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I-Alice Embrace the Yester Years

Review by Virginia Byfield

Katherina, Alice. I-Alice Embrace the Yester Years. Edited by Jeanette Zollner. Clagary, Alberta, 1996.

Germans from Russia (cataloging in process). (not available on interlibrary loan).


Kanewischer traces her clan's history from the mid-19th century to 1945. She intended her book primarily for her "extended family " -- the Croissants (her mother's people), the Schuetzles (her father's people) and myriad collateral connections (Lorenz, Roth, Klukus, Schuler, Dufloth, Myer, Hepper and more), especially her grandchildren. But it is of far wider interest.

Mrs. Kanewischer imaginatively reconstructs their earlier experiences through family legend and living memory, especially that of her mother's elder sister Sarah. Also helpful were such artifacts as the notation inscribed by her maternal great-grandfather in the Gothic German script in his Bible, which begins: "I Jacob Croissant was born in South Russia, in the colony of Rohrbach, in the year of 1851, October 29..." (The "I-Alice" with which she refers to herself picks up this Schwabian-German idiom.) He was the man who in 1909 led his own family and two of their families to central Alberta.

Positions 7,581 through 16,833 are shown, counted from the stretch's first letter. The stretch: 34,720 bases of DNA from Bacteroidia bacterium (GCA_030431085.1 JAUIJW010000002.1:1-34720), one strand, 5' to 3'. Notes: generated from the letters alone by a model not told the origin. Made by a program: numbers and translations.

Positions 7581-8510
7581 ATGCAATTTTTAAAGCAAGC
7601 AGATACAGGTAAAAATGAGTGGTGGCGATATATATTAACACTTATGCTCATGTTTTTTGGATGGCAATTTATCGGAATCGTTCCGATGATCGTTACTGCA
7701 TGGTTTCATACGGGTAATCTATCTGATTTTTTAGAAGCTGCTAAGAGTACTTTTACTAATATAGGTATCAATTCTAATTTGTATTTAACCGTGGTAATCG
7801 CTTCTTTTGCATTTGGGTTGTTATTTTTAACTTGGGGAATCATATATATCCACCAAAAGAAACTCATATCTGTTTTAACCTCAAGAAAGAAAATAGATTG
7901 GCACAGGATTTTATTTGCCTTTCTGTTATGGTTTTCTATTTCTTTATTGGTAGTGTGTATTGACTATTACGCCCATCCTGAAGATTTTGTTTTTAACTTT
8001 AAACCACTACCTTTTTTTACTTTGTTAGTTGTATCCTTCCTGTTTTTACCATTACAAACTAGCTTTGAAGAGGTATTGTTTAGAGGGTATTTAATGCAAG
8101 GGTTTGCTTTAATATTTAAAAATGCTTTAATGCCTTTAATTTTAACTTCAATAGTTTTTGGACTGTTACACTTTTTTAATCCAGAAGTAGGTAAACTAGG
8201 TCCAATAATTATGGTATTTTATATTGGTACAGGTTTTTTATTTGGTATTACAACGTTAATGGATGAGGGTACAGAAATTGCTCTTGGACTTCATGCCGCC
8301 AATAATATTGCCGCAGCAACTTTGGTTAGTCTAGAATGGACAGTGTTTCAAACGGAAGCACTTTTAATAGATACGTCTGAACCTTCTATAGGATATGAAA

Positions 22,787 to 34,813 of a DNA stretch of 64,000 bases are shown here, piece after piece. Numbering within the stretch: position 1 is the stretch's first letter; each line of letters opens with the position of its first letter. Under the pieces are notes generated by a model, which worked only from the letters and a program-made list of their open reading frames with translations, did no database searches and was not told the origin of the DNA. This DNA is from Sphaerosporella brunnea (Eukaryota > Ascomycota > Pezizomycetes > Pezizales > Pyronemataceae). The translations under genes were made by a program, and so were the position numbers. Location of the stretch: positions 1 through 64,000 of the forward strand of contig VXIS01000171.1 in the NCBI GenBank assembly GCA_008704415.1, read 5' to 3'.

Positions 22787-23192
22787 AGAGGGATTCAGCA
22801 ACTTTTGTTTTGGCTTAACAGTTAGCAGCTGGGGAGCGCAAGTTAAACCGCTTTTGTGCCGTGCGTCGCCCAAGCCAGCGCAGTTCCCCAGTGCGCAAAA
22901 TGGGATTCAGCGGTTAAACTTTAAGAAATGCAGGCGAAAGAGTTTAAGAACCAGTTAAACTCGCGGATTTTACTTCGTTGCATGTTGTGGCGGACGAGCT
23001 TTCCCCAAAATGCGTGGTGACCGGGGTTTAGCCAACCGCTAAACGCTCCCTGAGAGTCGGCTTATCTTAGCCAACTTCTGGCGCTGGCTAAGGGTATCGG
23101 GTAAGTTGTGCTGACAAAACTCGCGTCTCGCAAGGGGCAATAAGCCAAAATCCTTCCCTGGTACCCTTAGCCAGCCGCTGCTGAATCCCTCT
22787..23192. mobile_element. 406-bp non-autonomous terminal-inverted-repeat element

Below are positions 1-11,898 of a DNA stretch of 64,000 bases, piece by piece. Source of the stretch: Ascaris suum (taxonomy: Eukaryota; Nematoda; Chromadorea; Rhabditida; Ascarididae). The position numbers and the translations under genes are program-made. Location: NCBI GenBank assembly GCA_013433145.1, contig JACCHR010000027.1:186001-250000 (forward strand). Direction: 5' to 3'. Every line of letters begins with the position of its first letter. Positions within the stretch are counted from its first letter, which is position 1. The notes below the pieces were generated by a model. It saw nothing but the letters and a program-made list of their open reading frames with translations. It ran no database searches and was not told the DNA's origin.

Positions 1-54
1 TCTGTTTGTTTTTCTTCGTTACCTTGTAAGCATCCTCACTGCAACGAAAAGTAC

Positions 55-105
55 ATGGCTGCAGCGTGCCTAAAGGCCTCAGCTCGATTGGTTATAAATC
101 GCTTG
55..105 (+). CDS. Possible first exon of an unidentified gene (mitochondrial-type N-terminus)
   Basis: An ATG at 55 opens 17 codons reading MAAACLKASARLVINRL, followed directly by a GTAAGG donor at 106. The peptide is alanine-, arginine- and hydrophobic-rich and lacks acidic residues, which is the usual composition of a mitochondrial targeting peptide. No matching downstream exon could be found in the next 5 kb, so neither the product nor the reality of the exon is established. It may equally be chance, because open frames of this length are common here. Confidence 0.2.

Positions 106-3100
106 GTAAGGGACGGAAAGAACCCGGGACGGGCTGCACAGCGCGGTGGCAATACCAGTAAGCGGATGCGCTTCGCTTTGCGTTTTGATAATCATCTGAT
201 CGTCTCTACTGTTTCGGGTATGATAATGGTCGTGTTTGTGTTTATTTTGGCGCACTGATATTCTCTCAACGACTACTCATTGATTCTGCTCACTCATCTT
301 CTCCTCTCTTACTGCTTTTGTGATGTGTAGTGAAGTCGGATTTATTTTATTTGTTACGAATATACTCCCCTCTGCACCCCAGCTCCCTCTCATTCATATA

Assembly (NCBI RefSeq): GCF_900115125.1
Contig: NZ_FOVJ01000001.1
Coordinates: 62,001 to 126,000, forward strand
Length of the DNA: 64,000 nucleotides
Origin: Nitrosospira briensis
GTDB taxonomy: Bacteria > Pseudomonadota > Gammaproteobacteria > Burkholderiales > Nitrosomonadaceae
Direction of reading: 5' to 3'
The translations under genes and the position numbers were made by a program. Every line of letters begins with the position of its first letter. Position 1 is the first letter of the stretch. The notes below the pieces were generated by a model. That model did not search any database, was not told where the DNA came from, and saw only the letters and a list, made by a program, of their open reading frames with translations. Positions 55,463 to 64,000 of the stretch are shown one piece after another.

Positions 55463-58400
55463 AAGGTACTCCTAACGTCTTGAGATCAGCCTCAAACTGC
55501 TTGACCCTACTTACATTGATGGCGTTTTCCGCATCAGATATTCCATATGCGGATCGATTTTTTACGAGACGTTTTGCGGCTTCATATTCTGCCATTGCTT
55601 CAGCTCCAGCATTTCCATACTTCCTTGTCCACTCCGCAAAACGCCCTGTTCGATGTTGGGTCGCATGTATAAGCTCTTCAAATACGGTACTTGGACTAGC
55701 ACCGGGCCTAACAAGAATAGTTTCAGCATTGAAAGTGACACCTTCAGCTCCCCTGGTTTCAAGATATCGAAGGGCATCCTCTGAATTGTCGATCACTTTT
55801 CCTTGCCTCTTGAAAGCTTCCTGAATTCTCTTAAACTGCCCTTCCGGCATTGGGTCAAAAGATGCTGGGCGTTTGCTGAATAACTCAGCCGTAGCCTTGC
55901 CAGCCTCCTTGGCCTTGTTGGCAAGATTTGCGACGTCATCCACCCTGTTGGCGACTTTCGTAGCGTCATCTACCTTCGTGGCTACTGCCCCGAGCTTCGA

With her mother's life and her own, author Kanewischer is on firmer historical ground. Her recollections of childhood and youth on the farm through the 1930s and 40s vividly depict a life whose joys and hardships may be literally incomprehensible to young people today--even rural ones. The routine hardships become entirely real. So do the love and kindness with which the Schuetzles cared for a helplessly handicapped son, and (for nine years) a dangerously demented grandmother.

The writing, the editing and the production of neophyte and self-published books varies greatly, of course, but it can reach professional levels. These four are among the best, and each in its own style is fascinating--because it is personal, it is local, and (we are assured) true as its author can make it. And they all accomplish their purpose, capturing one particular slice of 20th-century life for the rest of us--or our descendants--to ponder.

Reprinted with permission of the Alberta Report, Medicine Hat, Alberta, March 16, 1998.

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